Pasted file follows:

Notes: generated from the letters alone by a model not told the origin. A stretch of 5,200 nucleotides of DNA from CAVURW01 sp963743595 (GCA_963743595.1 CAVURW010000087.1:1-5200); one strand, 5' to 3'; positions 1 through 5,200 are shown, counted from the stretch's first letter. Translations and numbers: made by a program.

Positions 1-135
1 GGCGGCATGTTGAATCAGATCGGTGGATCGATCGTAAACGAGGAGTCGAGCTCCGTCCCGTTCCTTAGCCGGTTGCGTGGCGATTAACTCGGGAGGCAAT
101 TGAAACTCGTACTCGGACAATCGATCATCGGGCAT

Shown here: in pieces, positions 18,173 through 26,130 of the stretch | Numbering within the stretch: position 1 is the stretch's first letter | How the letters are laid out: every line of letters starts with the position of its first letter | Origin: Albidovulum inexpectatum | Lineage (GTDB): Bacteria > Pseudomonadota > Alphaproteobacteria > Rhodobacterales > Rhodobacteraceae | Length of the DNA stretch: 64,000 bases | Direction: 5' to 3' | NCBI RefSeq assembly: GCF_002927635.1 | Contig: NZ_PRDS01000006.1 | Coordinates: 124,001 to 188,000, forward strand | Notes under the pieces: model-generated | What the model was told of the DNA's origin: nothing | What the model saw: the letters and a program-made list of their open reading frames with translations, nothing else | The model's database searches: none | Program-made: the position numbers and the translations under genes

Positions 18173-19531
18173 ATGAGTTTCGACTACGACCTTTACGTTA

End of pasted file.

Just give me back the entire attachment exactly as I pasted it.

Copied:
Notes: generated from the letters alone by a model not told the origin. A stretch of 5,200 nucleotides of DNA from CAVURW01 sp963743595 (GCA_963743595.1 CAVURW010000087.1:1-5200); one strand, 5' to 3'; positions 1 through 5,200 are shown, counted from the stretch's first letter. Translations and numbers: made by a program.

Positions 1-135
1 GGCGGCATGTTGAATCAGATCGGTGGATCGATCGTAAACGAGGAGTCGAGCTCCGTCCCGTTCCTTAGCCGGTTGCGTGGCGATTAACTCGGGAGGCAAT
101 TGAAACTCGTACTCGGACAATCGATCATCGGGCAT

Shown here: in pieces, positions 18,173 through 26,130 of the stretch | Numbering within the stretch: position 1 is the stretch's first letter | How the letters are laid out: every line of letters starts with the position of its first letter | Origin: Albidovulum inexpectatum | Lineage (GTDB): Bacteria > Pseudomonadota > Alphaproteobacteria > Rhodobacterales > Rhodobacteraceae | Length of the DNA stretch: 64,000 bases | Direction: 5' to 3' | NCBI RefSeq assembly: GCF_002927635.1 | Contig: NZ_PRDS01000006.1 | Coordinates: 124,001 to 188,000, forward strand | Notes under the pieces: model-generated | What the model was told of the DNA's origin: nothing | What the model saw: the letters and a program-made list of their open reading frames with translations, nothing else | The model's database searches: none | Program-made: the position numbers and the translations under genes

Positions 18173-19531
18173 ATGAGTTTCGACTACGACCTTTACGTTA